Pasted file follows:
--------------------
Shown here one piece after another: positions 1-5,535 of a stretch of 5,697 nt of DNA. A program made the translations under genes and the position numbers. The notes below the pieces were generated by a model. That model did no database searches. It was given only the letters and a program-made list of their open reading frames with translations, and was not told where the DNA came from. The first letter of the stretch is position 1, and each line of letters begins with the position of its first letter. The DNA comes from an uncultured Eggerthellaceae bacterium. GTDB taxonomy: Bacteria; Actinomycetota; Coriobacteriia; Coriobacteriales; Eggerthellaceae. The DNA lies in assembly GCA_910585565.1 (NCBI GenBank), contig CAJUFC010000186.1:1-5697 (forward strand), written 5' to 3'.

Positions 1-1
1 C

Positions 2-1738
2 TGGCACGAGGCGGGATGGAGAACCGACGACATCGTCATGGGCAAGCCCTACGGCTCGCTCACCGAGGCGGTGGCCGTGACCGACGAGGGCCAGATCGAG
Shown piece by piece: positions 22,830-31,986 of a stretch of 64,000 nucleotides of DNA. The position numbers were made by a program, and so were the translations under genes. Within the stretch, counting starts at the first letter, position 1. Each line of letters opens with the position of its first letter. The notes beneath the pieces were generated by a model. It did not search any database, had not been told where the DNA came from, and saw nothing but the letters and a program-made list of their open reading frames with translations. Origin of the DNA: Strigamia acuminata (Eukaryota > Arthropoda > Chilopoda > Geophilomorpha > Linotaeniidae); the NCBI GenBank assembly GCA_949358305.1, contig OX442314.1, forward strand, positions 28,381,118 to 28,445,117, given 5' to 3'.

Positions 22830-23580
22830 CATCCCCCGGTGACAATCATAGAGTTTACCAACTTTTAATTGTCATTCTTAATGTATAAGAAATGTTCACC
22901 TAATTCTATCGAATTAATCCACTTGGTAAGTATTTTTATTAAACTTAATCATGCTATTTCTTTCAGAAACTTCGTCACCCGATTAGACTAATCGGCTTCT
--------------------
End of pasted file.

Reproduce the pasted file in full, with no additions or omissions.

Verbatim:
Shown here one piece after another: positions 1-5,535 of a stretch of 5,697 nt of DNA. A program made the translations under genes and the position numbers. The notes below the pieces were generated by a model. That model did no database searches. It was given only the letters and a program-made list of their open reading frames with translations, and was not told where the DNA came from. The first letter of the stretch is position 1, and each line of letters begins with the position of its first letter. The DNA comes from an uncultured Eggerthellaceae bacterium. GTDB taxonomy: Bacteria; Actinomycetota; Coriobacteriia; Coriobacteriales; Eggerthellaceae. The DNA lies in assembly GCA_910585565.1 (NCBI GenBank), contig CAJUFC010000186.1:1-5697 (forward strand), written 5' to 3'.

Positions 1-1
1 C

Positions 2-1738
2 TGGCACGAGGCGGGATGGAGAACCGACGACATCGTCATGGGCAAGCCCTACGGCTCGCTCACCGAGGCGGTGGCCGTGACCGACGAGGGCCAGATCGAG
Shown piece by piece: positions 22,830-31,986 of a stretch of 64,000 nucleotides of DNA. The position numbers were made by a program, and so were the translations under genes. Within the stretch, counting starts at the first letter, position 1. Each line of letters opens with the position of its first letter. The notes beneath the pieces were generated by a model. It did not search any database, had not been told where the DNA came from, and saw nothing but the letters and a program-made list of their open reading frames with translations. Origin of the DNA: Strigamia acuminata (Eukaryota > Arthropoda > Chilopoda > Geophilomorpha > Linotaeniidae); the NCBI GenBank assembly GCA_949358305.1, contig OX442314.1, forward strand, positions 28,381,118 to 28,445,117, given 5' to 3'.

Positions 22830-23580
22830 CATCCCCCGGTGACAATCATAGAGTTTACCAACTTTTAATTGTCATTCTTAATGTATAAGAAATGTTCACC
22901 TAATTCTATCGAATTAATCCACTTGGTAAGTATTTTTATTAAACTTAATCATGCTATTTCTTTCAGAAACTTCGTCACCCGATTAGACTAATCGGCTTCT